In order to apply a numerical scheme for the solution of the equation the first step is to fix a finite computational domain. Therefore, we consider truncated equations by replacing ∞ by a sufficiently large size xmax, with xmax   and we also define xmin  0. Furthermore, for the sake of simplicity we assume that the kernels are compact enough so that the total mass of the system remains conserved.

5.5.1 Numerical Methods

The different sectional methods are differ mainly in terms of freedom of discretization, grid choice and conserved properties (at least two) during the discretization. The division in a number of certain size fractions is well known in process engineering because they are simple to implement and produce exact numerical results of some selected properties.

In this paragraph, we discuss different numerical methods and learn more about the cell average technique.

Batterham approach Batterham utilized the concept of size domain in which masses were divided in a geometric series of 2 (Batterham, S.Hall et al. 1981). He considered that the particle size distribution is i 1 formed only by particles made of monomers of masses mi  2  mi 1 (if only particles made by 1, 2, 4, 8…monomers exist). He deduced equations that allowed the particle interactions at an appropriate rate and splitting of the particles so formed into permissible sizes in such a fashion that mass is conserved. Although each class i, is constituted only by the element formed by mi primary particles, it includes all the elements in the range [ 3 4 mi, 3 2mi ]. He extended the procedure to the break-up of the particles also.

Hounslow’s technique

–  –  –

Litster elaborated this method for finer size geometric grids, whereas Hill and Ng developed similar equations for breakup and finer grids. The main disadvantage of these methods is their inflexibility in terms of grid and conservation of distribution properties, which is restricted to number and mass or volumes respectively.

Approach by Litster

Litster‟s approach is an extension of the Hounslow‟s method to consider the fine size ( i 1)/ q discretization, characterized by the elements: mi  2  mi 1, where q is a positive integer (J. D. Lister, D. J. Smit et al. 1995). The ability to calculate exactly the total particle number and the total particle mass is the same as in Hounslow‟s method. Each section i is formed by

–  –  –

Approach by Marchal Marchal considered the process of aggregation as a chemical reaction whose stoichiometric coefficients can be adjusted for mass conservation (Marchal, David et al. 1988). The particle size distribution is divided into h arbitrary fractions, whose boundary elements are formed by m i' monomers. Any section i includes all the particles made by a number of monomers in the range [ mi' 1, mi' ], i =1, 2…h. The element of mass m i' can be the representative element of section i, mi. Better accuracy can be obtained with the arithmetic mean: mi  (mi' 1  mi' ) / 2 Marchal claimed that the method can be applied to the breakup as well, provided that only two fragments are formed, but there is no explicit formulation available. When dealing with probability density function, this lacks adequacy.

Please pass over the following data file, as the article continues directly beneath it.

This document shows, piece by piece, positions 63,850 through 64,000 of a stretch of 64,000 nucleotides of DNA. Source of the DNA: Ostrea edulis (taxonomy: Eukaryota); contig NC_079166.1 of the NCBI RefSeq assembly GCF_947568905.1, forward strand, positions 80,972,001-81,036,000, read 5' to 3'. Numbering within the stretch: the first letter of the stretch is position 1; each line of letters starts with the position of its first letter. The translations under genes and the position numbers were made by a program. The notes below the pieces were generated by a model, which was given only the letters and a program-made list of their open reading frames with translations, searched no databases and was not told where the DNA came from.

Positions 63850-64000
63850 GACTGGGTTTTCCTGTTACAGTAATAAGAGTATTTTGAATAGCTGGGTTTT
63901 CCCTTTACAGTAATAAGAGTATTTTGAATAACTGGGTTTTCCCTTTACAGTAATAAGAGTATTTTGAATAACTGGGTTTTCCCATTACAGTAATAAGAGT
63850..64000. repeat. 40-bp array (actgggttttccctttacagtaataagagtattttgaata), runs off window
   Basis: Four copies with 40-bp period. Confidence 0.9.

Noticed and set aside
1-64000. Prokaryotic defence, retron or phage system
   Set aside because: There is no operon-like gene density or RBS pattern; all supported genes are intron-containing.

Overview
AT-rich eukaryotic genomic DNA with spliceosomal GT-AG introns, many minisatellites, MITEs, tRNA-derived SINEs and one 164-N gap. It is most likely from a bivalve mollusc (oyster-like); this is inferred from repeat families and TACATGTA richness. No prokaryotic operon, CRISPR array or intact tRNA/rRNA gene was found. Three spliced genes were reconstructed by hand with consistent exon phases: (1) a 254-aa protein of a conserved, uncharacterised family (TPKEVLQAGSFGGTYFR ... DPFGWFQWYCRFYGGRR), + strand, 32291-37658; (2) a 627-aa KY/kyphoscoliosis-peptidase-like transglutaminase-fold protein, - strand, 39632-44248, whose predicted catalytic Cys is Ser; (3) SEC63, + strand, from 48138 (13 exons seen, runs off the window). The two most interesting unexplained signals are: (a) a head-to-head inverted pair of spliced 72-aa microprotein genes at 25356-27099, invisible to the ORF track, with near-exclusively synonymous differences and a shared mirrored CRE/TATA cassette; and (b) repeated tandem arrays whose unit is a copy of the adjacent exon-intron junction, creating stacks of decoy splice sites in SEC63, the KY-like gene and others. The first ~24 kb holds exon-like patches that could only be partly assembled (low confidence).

Approach by Vanni

Vanni proposed a system of sectional representation for pure fragmentation systems, in which sections of arbitrary size is used (Vanni 2000). The section boundaries contain the elements mi', i =0, 1, 2…h, and the representative element of each section is mi. The only restriction on the choice of mi is, of course, that mi' 1  mi  mi'.

The fixed pivot technique (FPT) The main disadvantage of the above described discretization techniques is that they can be used for limited number of geometric grids. (Kumar and Ramkrishna 1996) proposed a new method called fixed pivot technique. PBE can be solved for any arbitrarily chosen grids by using the fixed pivot technique. In this method, they find the position of new born particles

–  –  –

Figure 5-2 Rearrangement of newly formed particles that do not coincide with an existing pivot: Fixed pivot Eq.5.28 consist of four terms. The first is the aggregation birth term and contains a factor responsible for the reallocation of the formed particles to the adjoining pivots if they do not coincide with a pivot. The second term describes the loss of particles due to aggregation (aggregation death) and does not require any reallocation since particles only disappear and are not formed. The third term (breakage birth) does require a factor for reallocation (  i,k ) based on the breakage distribution function (Eq.5.30). The fourth term describes the loss of particles due to breakup (breakage death) and since no particles are formed during this process this term also does not require any reallocation.

Note that, when a geometrical grid with factor 2 (volume-based) is used, Eqs.5.28 and